Was it the sunset that vanquished my anxious thoughts or had I taken a sip of an elixir that calmed my frightful tired mind
I could not tell in that moment since I was lost on the south fraser shores calling to
the child of the fraser this fair ‘Richmond’
Poor land I am alone sorrowful in my demise
I hear the sound of drilling concrete
shards splinter into the wind
carrying them to local blueberry fields
This night I am in my right mind
listening to the sound of the rain above
watching rivulets of water beneath me
I am in a trench a ditch on my homeland
beneath my skin is the memory of yesterday
when the leaves fell I watched them turn
I want nothing more than to remember
the scent of decomposition on my land
on my neighbour’s ground where sun shines
This night I am fast in my sleep waking
to the sound of a breakfast delivered
by kind souls who care for me for a while
What was I thinking when I spoke out loud
not knowing what was before me
I receive everyday with the gladness I possess
I am in a festooned fenced in fort
beneath my skin is the memory of yesterday
when the leaves fell I watched them turn
I listen for the sound of drilling concrete
shards splinter into the wind
carrying them to local cranberry fields
Off in the distance is the anguished cry
of an enraged child not unlike me
who for the first time discovers injustice
This night I am in my right mind
listening to the sound of rain above
watching rivulets of water beneath me
I saw the metal in the field
Where I had only known sweet grass before
My toes began to bleed as if weeping into the land
Would cure this curse I stumbled upon
Down to my knee in a marsh bog I was
There I cried long for a clay floor
To catch me even as it shifted beneath
Once before when a small while ago
I lamented the loss of farmland
It is to my son and daughter I whisper
Take my hand and let me go away from
This night dream that stalks me by day
I want to know if you are listening
Out the door and back with take out cups
To sit at a kitchen party in Finn Slough
There is talk of an evolving re-volition
Local misfits and maverick denizens trace
An outline of a new enterprise to feed
Forgotten people who roam the outskirts
In a wealthy city where food is plentiful
Social schemes take shape there I set up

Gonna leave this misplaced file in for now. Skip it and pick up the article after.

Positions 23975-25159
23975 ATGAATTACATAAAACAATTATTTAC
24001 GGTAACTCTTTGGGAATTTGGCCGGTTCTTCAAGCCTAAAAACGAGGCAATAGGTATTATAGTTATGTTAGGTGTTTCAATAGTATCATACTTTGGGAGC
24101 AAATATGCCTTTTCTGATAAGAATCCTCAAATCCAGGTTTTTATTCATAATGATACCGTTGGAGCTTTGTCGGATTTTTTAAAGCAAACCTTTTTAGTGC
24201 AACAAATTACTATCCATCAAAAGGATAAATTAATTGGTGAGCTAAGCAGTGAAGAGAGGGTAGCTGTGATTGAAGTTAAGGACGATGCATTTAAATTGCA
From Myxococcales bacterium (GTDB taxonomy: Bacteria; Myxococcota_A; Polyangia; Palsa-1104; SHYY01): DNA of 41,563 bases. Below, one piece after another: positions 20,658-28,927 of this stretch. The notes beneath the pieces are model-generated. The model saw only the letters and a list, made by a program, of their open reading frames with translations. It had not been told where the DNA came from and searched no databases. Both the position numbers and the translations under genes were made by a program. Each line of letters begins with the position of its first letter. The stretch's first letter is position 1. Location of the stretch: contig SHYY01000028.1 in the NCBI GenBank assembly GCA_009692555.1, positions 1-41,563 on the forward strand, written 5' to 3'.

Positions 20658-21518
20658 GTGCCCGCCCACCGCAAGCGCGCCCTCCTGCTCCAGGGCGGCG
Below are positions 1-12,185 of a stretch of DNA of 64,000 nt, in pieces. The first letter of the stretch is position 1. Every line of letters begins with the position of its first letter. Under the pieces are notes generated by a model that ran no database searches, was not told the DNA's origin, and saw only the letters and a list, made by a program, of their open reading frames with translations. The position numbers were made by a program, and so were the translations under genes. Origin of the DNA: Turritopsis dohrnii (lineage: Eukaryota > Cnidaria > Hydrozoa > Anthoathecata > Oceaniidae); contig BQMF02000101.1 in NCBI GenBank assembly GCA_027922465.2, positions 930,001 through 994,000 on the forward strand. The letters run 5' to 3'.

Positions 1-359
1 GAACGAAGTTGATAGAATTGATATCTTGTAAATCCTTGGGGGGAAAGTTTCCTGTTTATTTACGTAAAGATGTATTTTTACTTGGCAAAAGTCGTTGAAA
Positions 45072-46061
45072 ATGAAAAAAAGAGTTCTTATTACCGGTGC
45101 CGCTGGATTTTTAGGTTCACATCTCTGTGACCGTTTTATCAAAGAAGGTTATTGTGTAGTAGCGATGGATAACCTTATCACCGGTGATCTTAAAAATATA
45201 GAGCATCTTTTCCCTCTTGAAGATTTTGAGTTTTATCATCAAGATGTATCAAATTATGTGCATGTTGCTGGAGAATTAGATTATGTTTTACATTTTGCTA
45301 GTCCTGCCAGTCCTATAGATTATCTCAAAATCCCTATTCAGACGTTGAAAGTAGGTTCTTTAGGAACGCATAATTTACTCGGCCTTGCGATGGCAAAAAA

A stand with vegetables and flowers offering
True bread to those who would come to take
Seeds to spread over a cursed ground
M. The reason I write all this down is for your benefit and also for mine! You see, the act of writing and remembering is helping me right now assimilate the bits and pieces that I have learned from each person that I have come in contact with. Be it instructor, student, professional welder or inspector. Learn to practice the tips and tricks of acting like a sponge, even at your late age, you can still do it. Maintain curiosity and don’t get jaded by cynicism along the way, and you will remain alive to your purpose: to put these pieces of metal together the right way for structural advantages.
N. Which brings us to this memorable saying. Lifelong learning, never stop it. Become a rolling stone, gather moss and pieces of this and that along the way. Make it part of yourself to be the best you can be in the trade of what you do to make a living. You will see that your interests and hobbies will be related to your work, and notably you will also come to understand, if you take time, that people become like the materials they work with for good or for bad.
O. Open and close the valve to take the risk. It has been three months now since I welded for real. I know that trepidation easily sets in being away from the arc and the torch for me. What I mean is that when you are welding all the time, everyday you build up a stamina, a kind of shield around yourself. A resilience if you will to the sights and sounds that you are working with. Like a performer who is getting ready to go on stage, you hone your skill to lay down the metal as best you can in that moment. Every breath you take translates into the form of that weld. You can see right away if you are relaxed, in the zone, or completely out of practice and dull.
To get to the crux of the matter, or to the heart and essence of a thing requires ongoing exertion, which is the application of force and influence.
Make no mistake about it your character will show its true colours in a situation where you are pressed between a rock and a hard place. It is there that your spirit will learn to dig deep. In the process of the dig you will go through layers and layers of loam, a fertile soil containing humus. Anxiety will rise since uncertainty is prevalent. Many times you will not know how to continue the dig. You will have already scoured your known inner resources.